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Web Alert: Somali piracy - recent attack shows there is no room for complacency
News & Insights 10 April 2017
On 8 April 2017, the bulk carrier OS 35 was attacked and boarded by pirates in the Gulf of Aden. This attack follows the first hijacking by Somali pirates for five years. Read more here.
On 8 April 2017, the bulk carrier OS 35 was attacked and boarded by pirates in the Gulf of Aden. Fortunately, the ship’s 19 Filipino crew were released unharmed after being rescued by the Chinese Navy, supported by the Indian Navy. The crew had sought refuge in the ship’s citadel and were able to send a distress signal following the attack.
The attack on OS 35 follows the first hijacking by Somali pirates for five years, when an oil tanker was captured (and subsequently freed) last month. A fishing trawler was then captured, presenting the risk it could be used as a mother ship to support further attacks.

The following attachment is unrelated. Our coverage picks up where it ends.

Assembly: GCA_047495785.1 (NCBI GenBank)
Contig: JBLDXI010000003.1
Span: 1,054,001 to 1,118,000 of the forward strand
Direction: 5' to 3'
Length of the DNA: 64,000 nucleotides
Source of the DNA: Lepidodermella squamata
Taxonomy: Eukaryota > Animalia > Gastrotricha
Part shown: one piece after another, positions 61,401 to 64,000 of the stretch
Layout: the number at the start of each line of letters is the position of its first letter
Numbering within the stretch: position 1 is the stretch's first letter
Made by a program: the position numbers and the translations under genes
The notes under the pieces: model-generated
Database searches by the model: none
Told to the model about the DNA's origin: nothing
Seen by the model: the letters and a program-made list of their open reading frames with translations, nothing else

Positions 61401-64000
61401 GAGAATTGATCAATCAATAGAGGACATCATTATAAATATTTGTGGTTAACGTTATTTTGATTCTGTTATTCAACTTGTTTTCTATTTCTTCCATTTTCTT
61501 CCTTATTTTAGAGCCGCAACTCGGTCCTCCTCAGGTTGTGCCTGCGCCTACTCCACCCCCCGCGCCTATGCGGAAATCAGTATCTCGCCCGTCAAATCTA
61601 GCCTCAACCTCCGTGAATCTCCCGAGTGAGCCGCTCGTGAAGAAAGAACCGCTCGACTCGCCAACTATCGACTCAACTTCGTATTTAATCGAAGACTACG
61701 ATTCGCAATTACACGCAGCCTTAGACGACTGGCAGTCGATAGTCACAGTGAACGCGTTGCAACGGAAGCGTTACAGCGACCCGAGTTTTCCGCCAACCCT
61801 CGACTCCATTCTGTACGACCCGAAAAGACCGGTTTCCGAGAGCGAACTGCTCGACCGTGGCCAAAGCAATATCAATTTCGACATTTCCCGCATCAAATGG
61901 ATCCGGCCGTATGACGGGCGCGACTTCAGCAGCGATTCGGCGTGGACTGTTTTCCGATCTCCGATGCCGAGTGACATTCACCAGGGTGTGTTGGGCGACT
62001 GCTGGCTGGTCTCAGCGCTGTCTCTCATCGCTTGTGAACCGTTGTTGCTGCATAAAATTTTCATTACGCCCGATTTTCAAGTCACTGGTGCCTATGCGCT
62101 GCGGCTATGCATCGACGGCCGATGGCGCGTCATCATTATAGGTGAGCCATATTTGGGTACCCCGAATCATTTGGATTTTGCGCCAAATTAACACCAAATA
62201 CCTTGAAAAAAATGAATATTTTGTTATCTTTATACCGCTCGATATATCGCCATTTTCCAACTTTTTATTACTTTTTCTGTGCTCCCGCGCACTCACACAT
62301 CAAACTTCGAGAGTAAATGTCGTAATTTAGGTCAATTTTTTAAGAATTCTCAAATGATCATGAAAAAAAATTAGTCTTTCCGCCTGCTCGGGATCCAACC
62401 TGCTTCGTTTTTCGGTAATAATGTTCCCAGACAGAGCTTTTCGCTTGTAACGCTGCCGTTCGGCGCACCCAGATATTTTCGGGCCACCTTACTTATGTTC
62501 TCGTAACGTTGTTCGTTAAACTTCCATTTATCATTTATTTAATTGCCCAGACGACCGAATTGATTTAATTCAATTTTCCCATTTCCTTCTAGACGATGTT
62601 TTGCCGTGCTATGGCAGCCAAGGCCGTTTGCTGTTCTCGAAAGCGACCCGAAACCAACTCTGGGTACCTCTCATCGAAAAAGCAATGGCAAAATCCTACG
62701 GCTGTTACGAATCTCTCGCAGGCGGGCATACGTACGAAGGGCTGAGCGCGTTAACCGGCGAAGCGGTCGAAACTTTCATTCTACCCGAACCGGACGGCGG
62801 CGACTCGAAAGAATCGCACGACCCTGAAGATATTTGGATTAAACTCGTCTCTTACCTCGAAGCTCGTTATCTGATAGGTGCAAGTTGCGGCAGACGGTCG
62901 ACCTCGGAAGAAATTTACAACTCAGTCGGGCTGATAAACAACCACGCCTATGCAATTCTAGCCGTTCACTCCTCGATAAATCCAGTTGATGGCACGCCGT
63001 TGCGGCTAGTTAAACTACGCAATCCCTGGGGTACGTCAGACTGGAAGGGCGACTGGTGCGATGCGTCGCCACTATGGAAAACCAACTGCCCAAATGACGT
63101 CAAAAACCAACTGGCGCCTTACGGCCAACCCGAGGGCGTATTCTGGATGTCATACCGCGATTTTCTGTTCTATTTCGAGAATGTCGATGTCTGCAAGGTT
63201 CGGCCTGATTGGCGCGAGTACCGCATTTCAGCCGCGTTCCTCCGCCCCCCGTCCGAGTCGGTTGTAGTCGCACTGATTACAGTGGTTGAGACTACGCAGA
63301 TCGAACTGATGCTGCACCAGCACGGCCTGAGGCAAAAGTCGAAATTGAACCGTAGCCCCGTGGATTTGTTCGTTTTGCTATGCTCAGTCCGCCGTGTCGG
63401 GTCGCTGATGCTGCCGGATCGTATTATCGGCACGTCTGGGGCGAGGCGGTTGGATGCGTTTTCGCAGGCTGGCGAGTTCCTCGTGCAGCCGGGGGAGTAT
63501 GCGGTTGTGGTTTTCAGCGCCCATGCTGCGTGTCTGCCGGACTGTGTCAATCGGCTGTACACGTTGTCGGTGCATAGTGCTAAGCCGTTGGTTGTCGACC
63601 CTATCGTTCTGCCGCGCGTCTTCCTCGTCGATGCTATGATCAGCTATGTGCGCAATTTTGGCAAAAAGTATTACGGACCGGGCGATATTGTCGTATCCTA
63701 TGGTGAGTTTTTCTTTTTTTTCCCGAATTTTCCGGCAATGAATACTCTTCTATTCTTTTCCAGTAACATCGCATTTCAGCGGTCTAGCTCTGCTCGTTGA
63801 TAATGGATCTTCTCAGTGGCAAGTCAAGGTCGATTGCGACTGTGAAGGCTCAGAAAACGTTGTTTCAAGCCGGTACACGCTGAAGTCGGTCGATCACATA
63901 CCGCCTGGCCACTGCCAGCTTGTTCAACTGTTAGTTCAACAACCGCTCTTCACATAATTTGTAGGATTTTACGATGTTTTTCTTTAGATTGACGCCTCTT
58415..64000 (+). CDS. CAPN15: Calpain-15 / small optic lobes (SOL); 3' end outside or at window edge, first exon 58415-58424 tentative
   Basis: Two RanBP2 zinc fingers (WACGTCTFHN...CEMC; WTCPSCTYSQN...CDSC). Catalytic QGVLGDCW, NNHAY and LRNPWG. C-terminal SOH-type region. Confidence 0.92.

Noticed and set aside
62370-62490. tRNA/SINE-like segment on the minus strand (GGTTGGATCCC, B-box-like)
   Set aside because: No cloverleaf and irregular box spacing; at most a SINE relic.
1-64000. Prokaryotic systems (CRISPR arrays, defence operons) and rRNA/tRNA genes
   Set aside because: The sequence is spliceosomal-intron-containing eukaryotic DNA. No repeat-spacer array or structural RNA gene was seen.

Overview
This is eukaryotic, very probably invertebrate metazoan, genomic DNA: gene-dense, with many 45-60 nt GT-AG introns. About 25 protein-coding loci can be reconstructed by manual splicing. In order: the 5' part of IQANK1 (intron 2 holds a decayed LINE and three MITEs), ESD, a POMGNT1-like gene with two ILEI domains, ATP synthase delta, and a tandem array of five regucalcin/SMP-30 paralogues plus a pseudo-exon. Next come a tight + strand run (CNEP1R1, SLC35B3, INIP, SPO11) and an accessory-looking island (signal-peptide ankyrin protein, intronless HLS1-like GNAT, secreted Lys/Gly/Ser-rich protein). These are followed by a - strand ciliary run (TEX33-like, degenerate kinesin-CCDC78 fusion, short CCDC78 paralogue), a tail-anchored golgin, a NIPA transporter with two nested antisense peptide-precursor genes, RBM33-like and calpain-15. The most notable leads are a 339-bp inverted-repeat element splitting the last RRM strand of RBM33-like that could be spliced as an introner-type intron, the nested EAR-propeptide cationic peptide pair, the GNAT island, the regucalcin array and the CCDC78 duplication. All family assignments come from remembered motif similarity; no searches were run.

Recent years have seen a marked decline in successful pirate attacks in the Gulf of Aden and wider Indian Ocean which has been credited to the use of armed guards on board ships, the activities of navies patrolling the area and more widespread adherence to ‘Best Management Practices’ (BMP).
However, the recent attacks illustrate the need to avoid complacency when transiting high-risk areas, to follow BMP and to implement appropriate security measures following a voyage-specific risk assessment.